A new type of radiotherapy for breast cancer reduces side-effects and enables patients to maintain “quality of life and self-esteem”, doctors said on Sunday.
The announcement follows trials of a computer-imaging system, Intensity Modulated Radiotherapy. Women diagnosed with early-stage breast cancer usually have surgery to remove the tumour followed by radiotherapy to prevent a return of the cancer. But radiotherapy causes some women’s breasts to shrink or makes them feel lumpy or sore. Patients can also be prone to rare but serious side-effects, including rib fractures and muscle stiffness.
Preliminary results released on Sunday show that women given IMRT are 30 per cent less likely to suffer shrinkage of their breasts or other physical changes, compared with those receiving conventional radiotherapy. Much of the damage from conventional treatment occurs because doses of radiation vary considerably as they reach different parts of the breast, with some areas receiving much larger amounts than others.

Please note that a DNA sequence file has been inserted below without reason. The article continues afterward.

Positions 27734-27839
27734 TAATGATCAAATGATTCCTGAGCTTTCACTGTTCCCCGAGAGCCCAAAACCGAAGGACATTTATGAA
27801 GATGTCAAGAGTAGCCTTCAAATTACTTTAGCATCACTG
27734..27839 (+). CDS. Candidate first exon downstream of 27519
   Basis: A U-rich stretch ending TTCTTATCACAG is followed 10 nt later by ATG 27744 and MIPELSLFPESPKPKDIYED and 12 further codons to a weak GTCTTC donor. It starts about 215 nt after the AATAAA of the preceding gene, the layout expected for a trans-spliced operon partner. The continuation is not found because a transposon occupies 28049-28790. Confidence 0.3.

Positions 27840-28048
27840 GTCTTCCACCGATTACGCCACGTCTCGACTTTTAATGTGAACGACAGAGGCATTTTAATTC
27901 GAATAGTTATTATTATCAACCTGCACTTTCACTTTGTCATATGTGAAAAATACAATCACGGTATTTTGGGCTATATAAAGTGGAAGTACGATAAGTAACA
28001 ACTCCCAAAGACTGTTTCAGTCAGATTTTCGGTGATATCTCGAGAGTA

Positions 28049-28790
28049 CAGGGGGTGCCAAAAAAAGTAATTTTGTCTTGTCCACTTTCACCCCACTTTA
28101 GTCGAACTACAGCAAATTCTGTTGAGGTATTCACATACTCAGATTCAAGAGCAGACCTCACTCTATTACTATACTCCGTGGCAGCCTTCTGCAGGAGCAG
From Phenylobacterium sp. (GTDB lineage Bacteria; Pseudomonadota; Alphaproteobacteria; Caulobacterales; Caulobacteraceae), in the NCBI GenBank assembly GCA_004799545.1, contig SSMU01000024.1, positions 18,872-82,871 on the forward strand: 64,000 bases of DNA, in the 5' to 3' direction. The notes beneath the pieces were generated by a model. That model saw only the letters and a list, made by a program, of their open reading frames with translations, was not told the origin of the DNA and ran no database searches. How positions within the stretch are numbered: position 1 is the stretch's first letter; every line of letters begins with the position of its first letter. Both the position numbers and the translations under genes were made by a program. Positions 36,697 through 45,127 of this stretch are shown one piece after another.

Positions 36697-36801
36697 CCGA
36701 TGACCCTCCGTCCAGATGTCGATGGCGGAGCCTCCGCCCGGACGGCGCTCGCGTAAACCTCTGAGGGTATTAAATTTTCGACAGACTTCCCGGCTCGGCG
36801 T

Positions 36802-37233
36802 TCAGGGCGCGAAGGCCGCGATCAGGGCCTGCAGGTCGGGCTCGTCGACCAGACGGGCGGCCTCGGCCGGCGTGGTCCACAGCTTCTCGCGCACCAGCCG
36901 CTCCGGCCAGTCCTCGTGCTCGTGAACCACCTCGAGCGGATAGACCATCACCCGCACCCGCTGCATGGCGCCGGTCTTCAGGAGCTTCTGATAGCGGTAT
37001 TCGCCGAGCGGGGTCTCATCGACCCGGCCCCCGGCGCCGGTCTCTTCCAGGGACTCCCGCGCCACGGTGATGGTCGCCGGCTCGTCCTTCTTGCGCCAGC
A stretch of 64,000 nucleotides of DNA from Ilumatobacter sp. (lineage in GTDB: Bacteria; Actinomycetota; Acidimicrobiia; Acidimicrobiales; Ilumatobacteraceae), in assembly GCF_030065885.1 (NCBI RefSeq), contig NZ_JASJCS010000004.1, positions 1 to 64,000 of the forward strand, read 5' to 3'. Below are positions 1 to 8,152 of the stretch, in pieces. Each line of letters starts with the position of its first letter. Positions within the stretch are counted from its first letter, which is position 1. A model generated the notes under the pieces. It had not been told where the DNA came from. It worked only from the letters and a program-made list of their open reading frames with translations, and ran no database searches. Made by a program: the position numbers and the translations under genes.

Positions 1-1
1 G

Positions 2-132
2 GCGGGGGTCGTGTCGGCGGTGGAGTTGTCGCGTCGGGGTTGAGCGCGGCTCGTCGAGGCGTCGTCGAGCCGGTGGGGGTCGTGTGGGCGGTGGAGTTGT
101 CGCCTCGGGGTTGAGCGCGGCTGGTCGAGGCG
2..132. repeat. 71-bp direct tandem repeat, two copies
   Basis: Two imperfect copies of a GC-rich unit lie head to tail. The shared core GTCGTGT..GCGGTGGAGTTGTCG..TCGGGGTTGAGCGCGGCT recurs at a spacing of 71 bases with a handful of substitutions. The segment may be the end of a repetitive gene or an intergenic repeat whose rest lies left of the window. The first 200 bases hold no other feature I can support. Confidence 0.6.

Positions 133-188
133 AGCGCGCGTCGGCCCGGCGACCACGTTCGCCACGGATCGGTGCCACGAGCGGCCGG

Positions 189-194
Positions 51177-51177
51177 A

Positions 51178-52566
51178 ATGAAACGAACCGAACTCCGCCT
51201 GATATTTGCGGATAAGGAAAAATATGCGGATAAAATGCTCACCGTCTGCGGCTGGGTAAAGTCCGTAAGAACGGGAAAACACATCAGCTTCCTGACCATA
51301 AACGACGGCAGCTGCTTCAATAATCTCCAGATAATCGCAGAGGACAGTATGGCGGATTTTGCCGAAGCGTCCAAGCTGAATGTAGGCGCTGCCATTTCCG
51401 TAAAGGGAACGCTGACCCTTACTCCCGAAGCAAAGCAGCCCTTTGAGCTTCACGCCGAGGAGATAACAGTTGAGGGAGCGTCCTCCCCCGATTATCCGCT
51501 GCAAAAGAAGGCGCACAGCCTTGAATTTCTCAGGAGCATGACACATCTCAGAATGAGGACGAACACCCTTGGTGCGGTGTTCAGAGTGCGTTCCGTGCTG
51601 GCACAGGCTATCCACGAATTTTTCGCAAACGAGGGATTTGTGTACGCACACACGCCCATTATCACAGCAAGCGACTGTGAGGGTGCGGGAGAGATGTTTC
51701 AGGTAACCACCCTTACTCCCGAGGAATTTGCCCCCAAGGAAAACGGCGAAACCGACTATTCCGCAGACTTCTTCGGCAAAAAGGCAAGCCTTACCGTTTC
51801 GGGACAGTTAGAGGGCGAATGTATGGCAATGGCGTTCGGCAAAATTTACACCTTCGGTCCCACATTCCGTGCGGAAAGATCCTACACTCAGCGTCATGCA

IMRT uses computer imaging to judge the depth and density of tissue so that radiotherapy can be applied in equal doses to all parts.
The trial was funded by Cancer Research UK, the Royal Marsden Hospital in London and the Directorate of Health and Social Care South. Prof John Yarnold, of the Royal Marsden, who led the research, said: “Women whose breast cancers are diagnosed at an early stage have a very good chance of recovery but damage to their breasts and related side-effects of treatment can cause serious problems for quality of life and self-esteem.
“Our results so far suggest that IMRT will have a real and positive impact on the quality of life of women treated for breast cancer and may safeguard them from a wide range of side-effects.”
Researchers examined women before and two years after treatment, noting the damage to breast tissue in 261 patients who agreed to be given either IMRT or conventional radiotherapy. They found that with conventional treatment 54 per cent of women experienced permanent changes to the appearances of their breasts, compared with 37 per cent in the IMRT group.
Prof Yarnold said he hoped the preliminary results would encourage larger-scale studies so the method could be introduced into clinical practice as soon as possible.
Sir Paul Nurse, a Nobel Prize winner and chief executive of Cancer Research UK, said: “IMRT has the potential to improve prospects for many patients undergoing radiotherapy.”